Analysis of Alices Adventures in Wonderland by Lewis Carroll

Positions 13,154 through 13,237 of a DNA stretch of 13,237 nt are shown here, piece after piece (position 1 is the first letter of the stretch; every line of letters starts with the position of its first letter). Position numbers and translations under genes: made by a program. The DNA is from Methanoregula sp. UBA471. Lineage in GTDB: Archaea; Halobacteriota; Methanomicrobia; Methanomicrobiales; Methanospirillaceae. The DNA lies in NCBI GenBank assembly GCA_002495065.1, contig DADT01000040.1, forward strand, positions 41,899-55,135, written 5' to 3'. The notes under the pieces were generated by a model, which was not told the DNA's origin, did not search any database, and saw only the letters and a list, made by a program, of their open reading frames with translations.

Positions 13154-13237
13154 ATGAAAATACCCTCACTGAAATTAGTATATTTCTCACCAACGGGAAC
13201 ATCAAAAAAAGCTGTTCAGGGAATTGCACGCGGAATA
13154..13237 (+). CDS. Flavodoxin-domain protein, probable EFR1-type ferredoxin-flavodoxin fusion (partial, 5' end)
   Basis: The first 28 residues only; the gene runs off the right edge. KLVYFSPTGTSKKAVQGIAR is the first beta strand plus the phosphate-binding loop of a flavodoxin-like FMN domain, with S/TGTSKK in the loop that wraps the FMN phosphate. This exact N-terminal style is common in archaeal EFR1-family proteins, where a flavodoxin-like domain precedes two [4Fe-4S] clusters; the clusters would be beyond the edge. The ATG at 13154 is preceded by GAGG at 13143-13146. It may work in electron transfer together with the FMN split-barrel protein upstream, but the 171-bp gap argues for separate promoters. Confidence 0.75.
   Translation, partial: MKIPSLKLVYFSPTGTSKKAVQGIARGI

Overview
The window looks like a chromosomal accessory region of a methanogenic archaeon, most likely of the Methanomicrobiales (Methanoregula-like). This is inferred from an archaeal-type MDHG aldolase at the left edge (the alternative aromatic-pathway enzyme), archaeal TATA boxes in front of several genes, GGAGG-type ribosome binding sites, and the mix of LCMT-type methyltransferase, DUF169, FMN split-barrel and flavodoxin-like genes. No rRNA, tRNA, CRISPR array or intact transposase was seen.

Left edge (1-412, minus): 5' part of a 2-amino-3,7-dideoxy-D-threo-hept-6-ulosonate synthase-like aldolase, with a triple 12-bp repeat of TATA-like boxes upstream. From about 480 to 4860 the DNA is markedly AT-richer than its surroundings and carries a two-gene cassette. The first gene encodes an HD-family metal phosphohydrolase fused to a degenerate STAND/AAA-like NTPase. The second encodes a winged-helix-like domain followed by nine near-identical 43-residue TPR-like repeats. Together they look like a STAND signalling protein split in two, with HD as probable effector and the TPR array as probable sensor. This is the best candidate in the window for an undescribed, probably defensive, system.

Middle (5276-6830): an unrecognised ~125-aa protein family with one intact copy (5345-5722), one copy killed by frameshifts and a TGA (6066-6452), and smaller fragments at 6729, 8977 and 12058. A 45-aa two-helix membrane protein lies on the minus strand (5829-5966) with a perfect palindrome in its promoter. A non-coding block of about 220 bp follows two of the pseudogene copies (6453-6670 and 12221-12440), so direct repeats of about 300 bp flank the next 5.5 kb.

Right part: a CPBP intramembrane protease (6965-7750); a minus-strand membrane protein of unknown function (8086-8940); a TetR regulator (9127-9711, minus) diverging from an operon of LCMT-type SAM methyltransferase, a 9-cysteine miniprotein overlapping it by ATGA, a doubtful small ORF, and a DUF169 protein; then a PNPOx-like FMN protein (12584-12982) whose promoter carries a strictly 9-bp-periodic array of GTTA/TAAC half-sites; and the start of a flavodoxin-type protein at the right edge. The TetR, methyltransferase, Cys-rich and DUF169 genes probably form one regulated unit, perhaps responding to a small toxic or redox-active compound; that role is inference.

The protagonist herself, Alice, is depicted as a thoroughly modern lady, casually dressed, friendly and highly spirited, as well as her environment is brought to sparkling life with depth, warmth plus a distinctive sense of humor, which perfectly complements the shenanigans of the disordered world of Wonderland. This chapter recounts the events that took place after Alice decided to follow a rabbit that dashed past her while her sister was reading to her a novel. The rabbit takes a watch from his pocket and runs across the field then down a hole (Carroll 2). Alice hurriedly traces the rabbit and tumbles down the hole that looks like a well, falling gradually for a long period. As she floats down, she realizes that the walls of the well are covered with shelves and cupboards. She removes a jelly jar from one of the cupboards and starts eating (Carroll 2). Alice flees from the Victorian surrounding of her own sister since she feels displeased and unhappy, but she quickly finds out that Wonderland will not lead to the fulfillment of any of her desires. Wonderland completely frustrates her dreams at every turn. The Rabbit signifies this motif of disturbed desire because this is what leads Alice. His antics motivate Alice to trace him down the hole that eventually leads them into Wonderland, but he continually stays one step ahead Alice. Pushed forward by curiosity, Alice follows the indefinable rabbit although she has no idea what she will do after she catches up with him. In this chapter, Alice finds herself nine feet tall after she consumes the cake, which says EAT ME. She could hardly get an eye down to the entryway (Carroll 8). She also stumbles upon a mouse as she swims. The mouse does not comprehend what Alice, thus she tries to speakFrench to him. She recalls some of the lines she learnt during her French lessons, asking whether the mouse knows where cat is (Carroll 14).